The chair of the Wisconsin state Assembly’s elections committee said Thursday she was subpoenaing 2020 election materials including physical ballots and voting machines from two large counties, in an attempt to bring an Arizona-style review of the 2020 election to another state.
Republican state Rep. Janel Brandtjen said she would be issuing subpoenas for “election materials” from Milwakuee and Brown counties. President Joe Biden carried Milwaukee County by a steep margin en route to narrowly winning the state. Former President Donald Trump carried Brown County, which is home to Green Bay, by about 7 percentage points.
Brandtjen’s subpoenas appear inspired by the review Arizona’s Republican-controlled state Senate is currently conducting in Maricopa County, that state’s largest jurisdiction.
Election administrators and election security experts, as well as the Republican election official and county supervisors in Maricopa, nearly universally deride the process as an amateurish fishing expedition rooted in Trump’s baseless conspiracies about the 2020 election. The Arizona review has also been engulfed in problems recently, as it stretches for months past its original intended completion date.
Ken Bennett, a former Republican secretary of state in Arizona who has been serving as a “liaison” for the state Senate, threatened to quit after being locked out of the facility where the review was being conducted. He later changed his mind and decided to stay. The state Senate is also fighting to keep private some records that a judge ordered they turn over.
Brandtjen, who visited Arizona earlier this year, is calling the process she is initiating an audit: “I am issuing these subpoenas as the first step towards a full, cyber-forensic audit of tabulators and inspection of the physical ballots from the November 2020 fall election,” she said in a statement.
The subpoenas Brandtjen issued in Wisconsin seek a wide scope of materials, stretching from the physical ballots themselves, to tabulation equipment and “forensic images” of election equipment.
It isn’t yet clear if the subpoenas are valid, however. The state Assembly passed a resolution in March directing Brandtjen’s committee to investigate the election. But the state’s Wisconsin Legislative Council wrote in a memo to a Democratic state representative, previously shared with BuzzFeed News, that while the committee is authorized to investigate, subpoenas must be signed by the speaker of the chamber.
The subpoenas posted by Brandtjen, and a copy of the subpoena sent to one of the counties and reviewed by POLITICO, did not feature state Assembly Speaker Robin Vos’ signature.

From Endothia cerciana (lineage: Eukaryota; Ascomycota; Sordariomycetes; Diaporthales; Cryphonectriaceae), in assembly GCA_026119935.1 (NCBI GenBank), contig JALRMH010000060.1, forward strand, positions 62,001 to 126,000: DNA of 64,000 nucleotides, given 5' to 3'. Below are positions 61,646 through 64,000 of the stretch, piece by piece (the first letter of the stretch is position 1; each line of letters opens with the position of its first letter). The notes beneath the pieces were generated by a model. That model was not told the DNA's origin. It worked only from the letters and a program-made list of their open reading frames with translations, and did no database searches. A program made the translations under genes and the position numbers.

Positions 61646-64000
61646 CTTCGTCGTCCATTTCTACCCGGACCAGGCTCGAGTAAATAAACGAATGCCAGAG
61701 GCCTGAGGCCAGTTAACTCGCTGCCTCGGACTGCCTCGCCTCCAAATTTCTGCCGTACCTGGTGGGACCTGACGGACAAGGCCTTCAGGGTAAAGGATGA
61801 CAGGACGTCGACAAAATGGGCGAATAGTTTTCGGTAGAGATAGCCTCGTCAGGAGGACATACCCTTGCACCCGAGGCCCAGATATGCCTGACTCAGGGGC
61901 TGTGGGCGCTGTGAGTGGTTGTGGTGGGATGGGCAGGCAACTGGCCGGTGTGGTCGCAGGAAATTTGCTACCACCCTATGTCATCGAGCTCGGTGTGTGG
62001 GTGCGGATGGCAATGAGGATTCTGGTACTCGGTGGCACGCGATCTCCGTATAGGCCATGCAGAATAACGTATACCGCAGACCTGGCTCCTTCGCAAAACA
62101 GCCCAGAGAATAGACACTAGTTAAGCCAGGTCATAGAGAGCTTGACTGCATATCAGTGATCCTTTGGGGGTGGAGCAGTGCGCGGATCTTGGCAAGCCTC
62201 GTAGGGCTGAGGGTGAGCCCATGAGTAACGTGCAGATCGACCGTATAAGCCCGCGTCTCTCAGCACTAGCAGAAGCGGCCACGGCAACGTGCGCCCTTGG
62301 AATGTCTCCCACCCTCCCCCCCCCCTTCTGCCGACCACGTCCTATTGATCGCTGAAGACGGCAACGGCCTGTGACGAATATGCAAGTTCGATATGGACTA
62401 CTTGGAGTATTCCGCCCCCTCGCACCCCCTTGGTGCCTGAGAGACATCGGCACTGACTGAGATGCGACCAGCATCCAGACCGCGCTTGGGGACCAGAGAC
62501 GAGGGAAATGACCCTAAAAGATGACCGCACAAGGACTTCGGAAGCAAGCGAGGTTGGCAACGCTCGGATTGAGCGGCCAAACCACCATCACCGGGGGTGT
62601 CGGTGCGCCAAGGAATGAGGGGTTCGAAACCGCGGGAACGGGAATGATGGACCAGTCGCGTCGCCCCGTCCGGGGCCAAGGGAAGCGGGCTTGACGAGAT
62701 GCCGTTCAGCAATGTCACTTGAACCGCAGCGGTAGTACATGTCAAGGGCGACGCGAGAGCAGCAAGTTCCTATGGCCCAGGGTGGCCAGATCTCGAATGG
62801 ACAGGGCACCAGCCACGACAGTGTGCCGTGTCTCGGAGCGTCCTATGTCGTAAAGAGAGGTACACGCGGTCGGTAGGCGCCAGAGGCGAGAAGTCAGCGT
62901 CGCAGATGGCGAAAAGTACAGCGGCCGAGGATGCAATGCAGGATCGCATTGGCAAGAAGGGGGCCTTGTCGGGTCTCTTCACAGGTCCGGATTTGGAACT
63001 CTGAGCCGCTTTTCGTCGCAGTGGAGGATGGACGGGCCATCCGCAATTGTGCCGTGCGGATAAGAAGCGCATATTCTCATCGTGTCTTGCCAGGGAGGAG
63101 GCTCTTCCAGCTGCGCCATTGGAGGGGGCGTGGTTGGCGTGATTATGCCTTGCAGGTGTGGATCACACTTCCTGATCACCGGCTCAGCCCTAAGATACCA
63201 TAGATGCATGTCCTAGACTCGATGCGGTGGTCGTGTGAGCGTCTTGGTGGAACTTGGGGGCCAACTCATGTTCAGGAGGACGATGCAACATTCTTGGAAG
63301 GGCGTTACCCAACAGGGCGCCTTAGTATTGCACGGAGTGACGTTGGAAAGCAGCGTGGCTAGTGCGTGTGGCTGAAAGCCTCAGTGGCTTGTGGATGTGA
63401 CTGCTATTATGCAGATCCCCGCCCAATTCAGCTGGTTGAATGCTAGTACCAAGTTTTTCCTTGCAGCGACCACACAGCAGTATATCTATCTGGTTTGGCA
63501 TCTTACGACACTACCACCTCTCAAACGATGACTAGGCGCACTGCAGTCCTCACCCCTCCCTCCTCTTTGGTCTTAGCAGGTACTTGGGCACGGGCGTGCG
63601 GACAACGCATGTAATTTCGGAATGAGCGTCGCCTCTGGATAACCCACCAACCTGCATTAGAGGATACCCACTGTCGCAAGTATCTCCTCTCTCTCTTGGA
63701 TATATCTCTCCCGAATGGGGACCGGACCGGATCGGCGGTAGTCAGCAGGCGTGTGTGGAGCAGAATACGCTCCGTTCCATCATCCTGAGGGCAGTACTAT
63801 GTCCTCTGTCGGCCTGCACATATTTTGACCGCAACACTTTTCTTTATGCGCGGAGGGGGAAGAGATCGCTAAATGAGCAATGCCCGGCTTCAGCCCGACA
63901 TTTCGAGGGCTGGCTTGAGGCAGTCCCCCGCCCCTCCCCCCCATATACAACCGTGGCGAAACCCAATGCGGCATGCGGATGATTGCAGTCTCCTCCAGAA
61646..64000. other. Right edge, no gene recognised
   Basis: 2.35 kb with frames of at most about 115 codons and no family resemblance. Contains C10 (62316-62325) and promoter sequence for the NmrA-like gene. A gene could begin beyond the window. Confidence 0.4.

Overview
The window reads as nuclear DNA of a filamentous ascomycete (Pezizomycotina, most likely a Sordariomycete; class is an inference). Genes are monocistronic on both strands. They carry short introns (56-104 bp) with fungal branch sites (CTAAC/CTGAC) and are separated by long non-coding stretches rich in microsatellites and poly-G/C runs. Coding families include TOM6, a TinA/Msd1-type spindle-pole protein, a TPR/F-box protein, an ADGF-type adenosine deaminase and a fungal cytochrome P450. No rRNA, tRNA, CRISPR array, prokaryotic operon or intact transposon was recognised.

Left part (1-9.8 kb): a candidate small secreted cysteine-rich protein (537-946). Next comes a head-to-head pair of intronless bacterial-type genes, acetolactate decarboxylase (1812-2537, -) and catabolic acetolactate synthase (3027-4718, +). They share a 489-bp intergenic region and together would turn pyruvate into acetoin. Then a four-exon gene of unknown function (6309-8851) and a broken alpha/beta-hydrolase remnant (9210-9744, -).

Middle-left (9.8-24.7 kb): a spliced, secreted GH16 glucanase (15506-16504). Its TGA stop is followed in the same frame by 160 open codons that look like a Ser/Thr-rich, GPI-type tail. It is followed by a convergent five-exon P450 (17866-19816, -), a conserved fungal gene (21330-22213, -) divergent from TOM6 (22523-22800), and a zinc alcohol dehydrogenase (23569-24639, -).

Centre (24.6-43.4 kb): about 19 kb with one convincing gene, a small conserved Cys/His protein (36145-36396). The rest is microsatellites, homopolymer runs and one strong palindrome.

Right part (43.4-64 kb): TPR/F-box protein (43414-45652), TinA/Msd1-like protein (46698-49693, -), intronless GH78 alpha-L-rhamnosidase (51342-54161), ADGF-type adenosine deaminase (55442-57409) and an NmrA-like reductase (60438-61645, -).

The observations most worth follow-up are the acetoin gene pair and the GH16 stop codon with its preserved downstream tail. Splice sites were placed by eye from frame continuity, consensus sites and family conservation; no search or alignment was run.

Vos, a Republican, has previously been critical of Brandtjen, and PBS Wisconsin reported that she declined to say if Vos was supportive of the subpoenas. A spokesperson for Vos did not immediately respond to a request for comment. The Milwaukee Journal Sentinel first noted thatVos’ signature did not appear on the subpoenas.
The Wisconsin Elections Commission, the state’s top elections officials, recently chided Brandtjen for spreading misinformation about the state’s election.
Her efforts are moving forward at the same time as an investigation blessed by Vos, who has tapped a former state Supreme Court justice as a “special counsel” to run an investigation into the 2020 election. The state’s Legislative Audit Bureau is also conducting its own review.
Jeff Flynt, the deputy executive of Brown County, confirmed that the county clerk had received the subpoena and said “we are reviewing the subpoena at this time.” The Milwaukee County clerk did not immediately respond to a request for comment.
Supporters of Trump, egged on by the former president himself, have tried to spread Arizona-style ballot reviews across the country, often citing Trump’s lies about the election being stolen or manipulated. A close ally of Trump in Pennsylvania, state Sen. Doug Mastriano, is also trying to launch his own effort there.
A recent investigation led by Republican state senators in Michigan, another state that has been the subject of Trump’s fixations, found no signs of fraud in the state. “Our clear finding is that citizens should be confident the results represent the true results of the ballots cast by the people of Michigan,” the report concluded. Trump subsequently attacked the lead author of the report.
Meanwhile, the Department of Justice recently issued a sharp warning to states trying to carry out post-election ballot reviews or audits. In a memo, the department highlighted that state and local governments that allow ballots from federal elections to be mishandled would be breaking federal law.
“Election audits are exceedingly rare. But the Department is concerned that some jurisdictions conducting them may be using, or proposing to use, procedures that risk violating the Civil Rights Act,” read the memo, which was issued last week.